The installation is achieved by running a simple Docker-compose command. To start the complete Process Assurance Run-time component, use the following:

  • Start using Docker-compose:


docker network create zdmp

docker-compose up –build

The started services can be tested using the following URLs:

How to use

Performance Monitoring

The Process Assurance Run-time uses so called recipes to manage process monitoring. A recipe is a collection of configurations of the following form:



“rules”: [


“config”: {},

“name”: “string”,

“type”: “string”,

(“uri”: <uri>)



“status”: “off”


It has a JSON list of rules. Each rule has ‘name’ a ‘config’ and a ‘type’, where the ‘type’ is either ‘PO’, ‘KPI’ or ‘Alarm’. In case the type is ‘PO’ the URI of the specific instance must be specified. The ‘config’ key is also a JSON that contains the configuration details, eg the configuration of the PO Run-time (inputs, output, etc.). See the documentation of the PO Run-time component and the Monitoring and Alerting component for details on these configurations. Finally, a recipe has a ‘status’. If the ‘status’ is switched ‘on’ the Process Assurance backend will start and configure all PO Run-time instances and also set-up all KPI and Alarms. If the status is set to ‘off’ everything is deleted, and the PO Run-time instances are switched off.

A recipe with three rules, one for each type may look like this:



“rules”: [


“config”: <JSON PO-config>,

“name”: “name of PO-configure”,

“type”: “PO”,

“uri”: <uri>



“config”: <JSON KPI-config>,

“name”: “name of KPI-configure”,

“type”: “KPI”



“config”: <JSON Alarm-config>,

“name”: “name of Alarm-configure”,

“type”: “Alarm”



“status”: “off”


The following section shows how to configure an anomaly detector (PO Run-time) and configure an alarm that will send an email if an anomaly is detected.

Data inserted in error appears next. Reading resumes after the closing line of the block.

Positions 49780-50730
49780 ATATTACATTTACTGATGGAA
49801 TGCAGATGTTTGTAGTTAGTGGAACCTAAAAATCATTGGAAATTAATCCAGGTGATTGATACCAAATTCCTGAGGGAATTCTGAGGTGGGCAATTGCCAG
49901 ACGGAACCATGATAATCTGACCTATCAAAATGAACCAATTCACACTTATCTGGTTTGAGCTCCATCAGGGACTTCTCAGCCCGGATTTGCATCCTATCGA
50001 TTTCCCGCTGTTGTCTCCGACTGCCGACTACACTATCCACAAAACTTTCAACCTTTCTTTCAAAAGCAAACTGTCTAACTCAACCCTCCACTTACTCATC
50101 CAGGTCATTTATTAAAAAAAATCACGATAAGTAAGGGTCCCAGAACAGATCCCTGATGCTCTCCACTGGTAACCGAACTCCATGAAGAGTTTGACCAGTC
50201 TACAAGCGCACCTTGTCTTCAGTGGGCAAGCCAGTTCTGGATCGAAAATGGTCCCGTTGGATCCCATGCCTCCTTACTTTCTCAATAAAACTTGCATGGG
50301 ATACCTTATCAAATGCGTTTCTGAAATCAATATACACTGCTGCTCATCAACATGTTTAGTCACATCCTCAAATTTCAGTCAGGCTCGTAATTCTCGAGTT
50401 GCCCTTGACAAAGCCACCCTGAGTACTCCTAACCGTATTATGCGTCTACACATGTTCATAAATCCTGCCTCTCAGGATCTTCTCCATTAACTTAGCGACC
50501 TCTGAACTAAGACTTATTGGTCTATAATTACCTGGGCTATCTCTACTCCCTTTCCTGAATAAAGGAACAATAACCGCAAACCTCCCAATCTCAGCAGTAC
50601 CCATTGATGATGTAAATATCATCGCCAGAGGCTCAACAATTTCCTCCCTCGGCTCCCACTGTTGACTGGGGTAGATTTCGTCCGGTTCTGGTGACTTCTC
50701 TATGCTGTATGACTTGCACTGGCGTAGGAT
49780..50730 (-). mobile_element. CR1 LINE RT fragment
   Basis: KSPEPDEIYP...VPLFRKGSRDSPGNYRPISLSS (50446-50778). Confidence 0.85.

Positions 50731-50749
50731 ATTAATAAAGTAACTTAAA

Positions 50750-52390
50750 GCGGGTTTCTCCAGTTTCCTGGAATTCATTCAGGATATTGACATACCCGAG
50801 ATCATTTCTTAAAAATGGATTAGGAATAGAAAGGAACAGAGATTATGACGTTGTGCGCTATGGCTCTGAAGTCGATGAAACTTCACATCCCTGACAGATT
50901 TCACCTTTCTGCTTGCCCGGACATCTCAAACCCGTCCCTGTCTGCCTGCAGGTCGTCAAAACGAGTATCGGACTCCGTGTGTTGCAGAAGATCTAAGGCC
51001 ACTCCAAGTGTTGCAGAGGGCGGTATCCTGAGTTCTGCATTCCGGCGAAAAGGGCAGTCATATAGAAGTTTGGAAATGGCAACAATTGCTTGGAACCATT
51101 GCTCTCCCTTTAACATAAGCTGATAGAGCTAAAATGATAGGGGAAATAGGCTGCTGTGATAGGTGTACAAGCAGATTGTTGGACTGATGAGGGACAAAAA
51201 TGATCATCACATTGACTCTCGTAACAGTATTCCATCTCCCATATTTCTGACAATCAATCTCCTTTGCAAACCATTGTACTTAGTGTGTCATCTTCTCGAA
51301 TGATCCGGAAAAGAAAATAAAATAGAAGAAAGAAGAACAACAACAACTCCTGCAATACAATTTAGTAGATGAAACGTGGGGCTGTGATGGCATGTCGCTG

First a new recipe is created by clicking on the button ‘Create new recipe’ in the top right corner. In the UI each card corresponds to a recipe. Each line in a card is a ‘rule’. In the image below, the ‘type’ of the rule to be added can be selected:

In the case of a PO Run-time the UI displays all running instances:

C:\\Users\\kfelsn\\Desktop\\New Folder\\Screenshot\_20210511\_162033.png

By clicking on the newly created ‘rule’ one can configure it:

Here the configuration of the PO Run-time is already completed. In the following figure, one can see 4 input parameters of type ‘mqtt’ (type ‘in’) and one output parameter also of type ‘mqtt’ (type ‘out’). Each parameter can later be modified or deleted.

In this case the result of the anomaly detector is a JSON that is configured to be written onto the message bus. Next, KPI is added that extracts the error code from the previously specified topic:

Finally, an alarm can be set-up. For this, an email as well as a condition which will trigger the alarm must be specified. By checking the switch ‘status’ the recipe is enabled:

Grafana can be used for plotting the KPI’s. See here for more details.


This feature requires the following subcomponents:

  • A device or a simulator that can receive commands through message bus and can publish its process values on message bus

  • A prediction and optimisation component that is specialized for self-learning (learner)

  • A controller that can observe the process values, send the control commands, and see the suggestion created by learner

Currently a version of controller is implemented in the digital twin modeler component. This feature in the digital twin modeler connects topics on message bus to dynamic attributes of a device and provides a user interface to see the process values and control commands (which might be sent by other controllers) that are received from message bus and sends the control commands. The message bus topics which are connected to attributes of the device are discovered at the time of associating a learner (that is a prediction and optimization component managed by AI analytics runtime) to the device.

In the following figure the process values and the control command (RPM_Operator_command) are shown. To connect a learner to this model, by pressing the “New self-learning” button, a wizard will open

Then, in the first step the learner is selected.

In the second step the input message bus topics of learner are related to attributes of the device.

Next step the output topics are associated to the corresponding attribute of the device.

The last step shows the summary for confirmation.

In the following figure the device node is expanded and one of the attributes is shown in detail:

Last modified November 4, 2021